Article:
A Complete Guide on Making Mushroom Grow Substrate

A Complete Guide on Making Mushroom Grow Substrate

A common sense of substrate, is as a made-in grow culture for any plant to grow. In norms, substrate should provide nutrient supplement, healthy grow environment, and easy access of water to the plant life. 

There are multiple niche industries concerning cultivation of products on grow substrates vigorously. One such rapidly raising, highly profitable cultivation practice is mentioned as Mushroom Farming.  

Mushroom farming extensively makes use of substrates as their main growing media for nutrients, moisture and energy for their grow and fruiting. 

In consideration of Mushrooms as the subject to discussion, the substrate nature, care, preparation changes according to kind of Mushroom it is used for. 

Different species of mushrooms have different preferences on grow substrate. Oyster Mushrooms like Blue, Pearl, Pine are preferred grown in STRAW while Medical Mushrooms like Shiitake, Reishi prefer growing on supplemented hardwood SAWDUST, COFFEE GROUNDS, MANURE and an all time optional COCO COIR is best for every type of mushroom.  

A substrate for mushroom grow is processed by the series of 

  • Water treatment 
  • Sterilization or Pasteurization 
  • Addition of potential nutrients

    Water Treatment

  • In mushroom farming, the water/moisture content plays an important role as the mushroom fruit bodies are formed of 70-80% of water, these water molecules are directly derived from the substrates.

    A mushroom grow substrate should be hydrated once in the grow cycle, unlike the regular grow phenomenon. 

    The substrate should remain hydrated throughout grow cycle. For that, these substrates are fully hydrated before inoculation and a regular check on moisture content is maintained. 

    An optimal soaking is required for perfect harvest. If the substrate is too wet, it will encourage the growth of bacteria and inhibit colonization; if the substrate is dried out, the growth is slowed down and the mushroom mycelium fails to overcome the substrate base.  

    Sterilization or Pasteurization 

    Growing mushrooms is one thing and preventing the growth of contaminants is another thing. The contaminants grow faster than the mushroom mycelium and lead to disaster outcome. 

    These kinds of complications are taken care of, at the very beginning of making substrate bedding for mushrooms. The substrates are either Sterilized or Pasteurized in order to eliminate any contaminant in it.

    Based on the type of substrate, the purification process is determined. For the substrate, which can provide enough nutrients for mushroom grow are pasteurized while the substrate with little nutrient element needs to be completely sterilized. 

    Sterilization is the process of complete elimination of any living/ dormant microorganisms under high pressure-extreme temperature exceeding 250oF. By doing so, any contaminants present in the substrate will vanquish.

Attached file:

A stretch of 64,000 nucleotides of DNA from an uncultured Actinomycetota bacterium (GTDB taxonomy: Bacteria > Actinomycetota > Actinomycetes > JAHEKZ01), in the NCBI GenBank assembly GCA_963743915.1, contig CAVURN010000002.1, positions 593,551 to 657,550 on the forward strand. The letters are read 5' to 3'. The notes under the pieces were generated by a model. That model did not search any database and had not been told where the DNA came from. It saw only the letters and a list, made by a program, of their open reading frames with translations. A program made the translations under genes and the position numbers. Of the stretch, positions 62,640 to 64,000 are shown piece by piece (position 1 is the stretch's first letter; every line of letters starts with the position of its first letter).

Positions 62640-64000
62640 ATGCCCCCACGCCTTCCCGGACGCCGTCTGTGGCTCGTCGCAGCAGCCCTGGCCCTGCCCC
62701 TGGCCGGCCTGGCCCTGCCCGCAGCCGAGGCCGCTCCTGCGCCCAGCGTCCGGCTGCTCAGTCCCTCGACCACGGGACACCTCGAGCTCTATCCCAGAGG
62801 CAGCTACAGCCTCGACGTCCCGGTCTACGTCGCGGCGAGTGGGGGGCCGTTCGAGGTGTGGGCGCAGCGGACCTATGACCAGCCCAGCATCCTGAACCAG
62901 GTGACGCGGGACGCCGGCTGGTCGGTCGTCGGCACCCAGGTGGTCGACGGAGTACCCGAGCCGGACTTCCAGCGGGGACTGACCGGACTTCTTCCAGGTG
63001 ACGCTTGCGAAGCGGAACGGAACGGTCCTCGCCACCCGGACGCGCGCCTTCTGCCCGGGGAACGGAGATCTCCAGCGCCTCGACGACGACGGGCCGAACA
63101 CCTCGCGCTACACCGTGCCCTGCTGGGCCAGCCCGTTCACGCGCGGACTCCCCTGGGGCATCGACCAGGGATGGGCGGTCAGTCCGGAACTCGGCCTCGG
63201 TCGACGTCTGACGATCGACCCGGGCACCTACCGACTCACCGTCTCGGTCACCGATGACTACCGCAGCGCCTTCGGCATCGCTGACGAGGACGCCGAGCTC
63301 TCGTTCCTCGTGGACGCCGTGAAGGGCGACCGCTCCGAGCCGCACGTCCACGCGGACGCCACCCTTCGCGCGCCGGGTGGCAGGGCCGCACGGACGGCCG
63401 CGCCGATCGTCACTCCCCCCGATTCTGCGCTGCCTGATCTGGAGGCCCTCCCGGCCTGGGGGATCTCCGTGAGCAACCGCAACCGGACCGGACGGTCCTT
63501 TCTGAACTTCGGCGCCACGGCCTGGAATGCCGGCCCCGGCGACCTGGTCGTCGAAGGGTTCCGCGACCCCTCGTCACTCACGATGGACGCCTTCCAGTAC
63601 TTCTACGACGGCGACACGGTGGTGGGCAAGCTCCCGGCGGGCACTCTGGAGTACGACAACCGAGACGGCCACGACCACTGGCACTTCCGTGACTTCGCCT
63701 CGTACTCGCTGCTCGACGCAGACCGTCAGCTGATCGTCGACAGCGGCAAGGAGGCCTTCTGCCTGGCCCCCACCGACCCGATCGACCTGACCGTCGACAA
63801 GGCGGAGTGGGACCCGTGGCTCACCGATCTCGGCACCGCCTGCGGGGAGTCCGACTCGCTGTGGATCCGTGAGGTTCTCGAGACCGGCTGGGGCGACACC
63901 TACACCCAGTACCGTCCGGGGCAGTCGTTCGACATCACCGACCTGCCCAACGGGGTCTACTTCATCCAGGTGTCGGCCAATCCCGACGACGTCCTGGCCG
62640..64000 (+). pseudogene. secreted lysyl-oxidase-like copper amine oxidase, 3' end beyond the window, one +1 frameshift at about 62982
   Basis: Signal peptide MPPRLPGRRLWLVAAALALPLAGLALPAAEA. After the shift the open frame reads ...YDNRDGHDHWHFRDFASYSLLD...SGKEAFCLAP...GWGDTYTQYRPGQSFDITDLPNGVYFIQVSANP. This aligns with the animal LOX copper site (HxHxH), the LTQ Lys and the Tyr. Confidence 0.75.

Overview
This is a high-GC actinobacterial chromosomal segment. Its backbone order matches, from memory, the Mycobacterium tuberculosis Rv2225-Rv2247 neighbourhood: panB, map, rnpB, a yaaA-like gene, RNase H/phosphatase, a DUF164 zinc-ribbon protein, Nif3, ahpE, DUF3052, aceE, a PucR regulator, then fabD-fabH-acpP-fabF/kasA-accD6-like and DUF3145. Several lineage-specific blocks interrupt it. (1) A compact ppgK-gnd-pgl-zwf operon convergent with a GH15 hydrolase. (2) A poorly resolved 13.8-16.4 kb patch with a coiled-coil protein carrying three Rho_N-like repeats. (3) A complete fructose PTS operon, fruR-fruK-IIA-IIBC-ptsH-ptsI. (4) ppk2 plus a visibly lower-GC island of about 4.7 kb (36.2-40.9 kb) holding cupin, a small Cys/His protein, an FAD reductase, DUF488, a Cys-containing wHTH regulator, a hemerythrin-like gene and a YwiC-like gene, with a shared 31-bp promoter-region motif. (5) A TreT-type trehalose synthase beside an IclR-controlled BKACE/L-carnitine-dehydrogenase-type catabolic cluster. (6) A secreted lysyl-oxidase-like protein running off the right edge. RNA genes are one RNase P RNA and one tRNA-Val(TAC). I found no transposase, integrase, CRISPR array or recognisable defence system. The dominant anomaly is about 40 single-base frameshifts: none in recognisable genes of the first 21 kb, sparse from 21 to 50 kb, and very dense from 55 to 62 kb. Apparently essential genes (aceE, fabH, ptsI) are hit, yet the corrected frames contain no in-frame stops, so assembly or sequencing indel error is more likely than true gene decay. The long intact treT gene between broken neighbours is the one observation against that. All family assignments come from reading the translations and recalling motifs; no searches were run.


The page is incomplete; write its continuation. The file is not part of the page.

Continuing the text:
The purpose of Pasteurization is to make the substrate contaminant-free and if possible turn them into beneficial microorganisms. There are many passive pasteurization methods, few that are widely used are  Hot Bath, Cold Incubation, Hydrogen peroxide soak, Steam/Dry heat, etc.  

    Hot Bath

    Here you suspend the substrate in a hot water bath of 160-170oF for a complete one hour. 

    Cold Incubation 

    In this process, the substrate is soaked in a bath of hydrated lime-treated cold water one full day. By doing this, the pH of water increases that kills contaminants.

    Even after these cleansing treatments, some microorganisms remain in the grow substrate, which can turn into beneficial feeds in times of grow. 

    Also, keep an hygienic environment before inoculation, always clean the surface with 70% isopropyl solution mixed with water.

    Addition of Potential Nutrients

    An ideal mushroom substrate needs to be moist and rich in nutrients. 

    Mushroom substrates are subjected to nutritious nourishment with feeds of supplemental nutrients, these supplements enable the growth of mushroom faster and healthier. 

    The typical supplement materials for mushrooms are bran or seed derivative, and most commonly used ones are oat bran and wheat bran at the ratio of 5-10% dry weight. And a well-known combination comprises 18% bran and 2% gypsum along with sterilised substrate. 

    With the addition of supplements, the once sterilized substrate may get in contact with minute contaminants. 

    Another extremely popular substrate mix is MASTER MIX designed by T.R. Davis from ‘Earth Angel Mushrooms’, which is a 50-50 mix of sawdust and soybean hull. This mix tends to yield more than traditional one, while it still needs to be sterilised.

    Once the complete preparation of substrate is done. It is ready for ‘Inoculation’, where mushroom mycelium ‘grain spawn’ is evenly distributed within the substrate, and placed under optimal temperature and humidity for about 10-20 days. 

    The mycelium grows slowly engulfing the substrate, decomposing the organic material in the process of growth known as Colonization.

    The mushroom bears the fruits once the substrate is fully colonized and is completely enveloped by mycelium pokes. 

    This way, hardly after 3 weeks of substrate colonization, mushrooms will be on full bloom, ready to harvest. 

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    Good knowledge

    Emmanuel Joseph Mgeri

    Thank You for the information. It’s helping me learn!

    Brian Scott

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